2.          That the petition meets the formal requirements of admissibility contained in the American Convention on Human Rights and in the Regulations of the Inter‑American Commission on Human Rights;


          3.          That in this case it is obvious that the petitioner has not been able to achieve effective protection from the courts and thus the requirements relating to exhaustion of remedies under internal jurisdiction do not apply;


          4.          That the petition is not pending any other procedure under international arrangement nor is it a duplication of an earlier petition already examined by the Commission;


          5.          That, notwithstanding the length of time that has passed and the requests made by the Commission, the Government of Haiti has provided no reply concerning the facts involved in this case.


          6.          Having provided no response the Government of Guatemala has failed to fulfill its international obligation to provide information to the Commission within a reasonable time frame as provided for in Article 48 of the American Convention.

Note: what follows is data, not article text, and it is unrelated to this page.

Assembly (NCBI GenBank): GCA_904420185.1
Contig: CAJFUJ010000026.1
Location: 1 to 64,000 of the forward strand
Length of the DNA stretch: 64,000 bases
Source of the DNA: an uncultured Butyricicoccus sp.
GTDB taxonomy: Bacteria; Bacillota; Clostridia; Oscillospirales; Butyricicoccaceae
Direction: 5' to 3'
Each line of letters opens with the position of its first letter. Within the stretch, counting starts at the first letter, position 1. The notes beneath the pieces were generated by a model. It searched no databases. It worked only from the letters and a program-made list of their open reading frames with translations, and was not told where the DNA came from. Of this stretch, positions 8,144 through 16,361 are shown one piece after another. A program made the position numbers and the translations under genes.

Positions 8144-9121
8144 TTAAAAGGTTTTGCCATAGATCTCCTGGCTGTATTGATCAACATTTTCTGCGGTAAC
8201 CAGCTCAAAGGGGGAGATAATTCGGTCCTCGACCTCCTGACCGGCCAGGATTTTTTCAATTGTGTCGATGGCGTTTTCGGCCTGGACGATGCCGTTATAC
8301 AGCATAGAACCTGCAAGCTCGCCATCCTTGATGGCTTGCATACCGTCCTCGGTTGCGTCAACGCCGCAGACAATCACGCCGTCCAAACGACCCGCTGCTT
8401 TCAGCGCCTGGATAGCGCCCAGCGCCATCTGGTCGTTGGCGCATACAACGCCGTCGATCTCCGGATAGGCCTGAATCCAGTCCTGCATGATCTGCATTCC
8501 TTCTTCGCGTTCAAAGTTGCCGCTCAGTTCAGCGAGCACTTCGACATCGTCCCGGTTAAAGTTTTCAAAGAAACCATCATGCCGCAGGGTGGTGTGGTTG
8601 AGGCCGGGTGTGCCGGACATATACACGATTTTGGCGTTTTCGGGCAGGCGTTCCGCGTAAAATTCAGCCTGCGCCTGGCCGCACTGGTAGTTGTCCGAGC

7.          That Article 42 of the Commission's Regulations provides:


The facts reported in the petition whose pertinent parts have been transmitted to the government of the State in reference shall be presumed to be true if, during the maximum period set by the Commission under the provisions of Article 34 paragraph 5, the government has not provided the pertinent information, as long as other evidence does not lead to a different conclusion.